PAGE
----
[Editor: A letter from Ian Mudie in defence of Australian literature, and referring to Rex Ingamells. Ian Mudie and Rex Ingamells were leading figures in the Jindyworobak cultural movement. Published in The Advertiser, 30 June 1941.]
Australian writers upheld
“Ignorant disloyalty” challenged
To the Editor.
Sir — In his reply to Mr. Rex Ingamells, Mr. Bettison allies himself with the mighty army of knockers and bone-pointers, who forever decry all things Australian. His attack on Australian writers arouses the suspicion that he, like so many others who attack those writers, knows little, if anything, of the best of our literature.
Mr. Ingamells is correct in saying that there are many Australians who are doing work that is essentially and characteristically, Australian; they are translating Australian rhythms of speech, life, and thought into a literature that is definitely and truly national.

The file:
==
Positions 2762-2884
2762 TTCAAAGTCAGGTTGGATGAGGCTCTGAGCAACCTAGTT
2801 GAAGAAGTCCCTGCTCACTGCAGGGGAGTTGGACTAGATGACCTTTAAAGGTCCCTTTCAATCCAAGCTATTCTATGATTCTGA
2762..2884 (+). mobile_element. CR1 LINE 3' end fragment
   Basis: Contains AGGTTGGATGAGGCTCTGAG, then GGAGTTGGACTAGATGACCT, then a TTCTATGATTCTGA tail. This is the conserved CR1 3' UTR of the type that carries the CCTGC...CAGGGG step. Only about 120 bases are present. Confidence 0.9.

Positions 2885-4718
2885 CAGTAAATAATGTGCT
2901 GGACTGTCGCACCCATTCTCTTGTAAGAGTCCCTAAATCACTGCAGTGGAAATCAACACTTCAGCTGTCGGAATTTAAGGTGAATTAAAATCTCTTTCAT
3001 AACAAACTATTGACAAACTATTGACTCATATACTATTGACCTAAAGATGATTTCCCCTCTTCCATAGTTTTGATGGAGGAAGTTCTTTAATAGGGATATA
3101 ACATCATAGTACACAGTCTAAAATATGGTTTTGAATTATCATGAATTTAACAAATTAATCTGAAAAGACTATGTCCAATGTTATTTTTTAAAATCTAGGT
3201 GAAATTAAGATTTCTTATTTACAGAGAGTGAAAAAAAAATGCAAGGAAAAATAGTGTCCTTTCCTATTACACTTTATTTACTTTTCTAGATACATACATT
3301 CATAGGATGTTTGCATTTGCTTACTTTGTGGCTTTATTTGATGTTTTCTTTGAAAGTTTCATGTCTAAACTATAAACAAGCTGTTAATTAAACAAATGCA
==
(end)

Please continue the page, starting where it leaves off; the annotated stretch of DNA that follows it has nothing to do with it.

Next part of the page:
Let Mr. Bettison read the dozen following authors — they are but a handful of our best — and then attempt to maintain his ignorant disloyalty. Novelists: Joseph Furphy (not in the English edition distorted to overseas standards of silliness), Eleanor Dark, Xavier Herbert, Miles Franklin, Kylie Tennant, and Katherine Susannah Prichard. Poets: Brennan, Baylebridge, Harley Matthews, Neilson, and Rex Ingamells himself. Literary Critic: A. G. Stephens.
If after that he still maintains his silly charge, one can only conclude that he is incapable of understanding what Australianism really is, or that he mistakes sincere social criticism for what he describes as “overseas types of questionable morality.” Or else that, like so many others in our midst, he wilfully, intentionally, and with malice towards his own country, consistently refuses to see any good in anything Australian.
— I am, Sir, &c., Ian Mudie.
53 Marine Parade, Seacliff.
The Advertiser (Adelaide, SA), Monday 30 June 1941, page 10
[Editor: The original text has been separated into paragraphs.]
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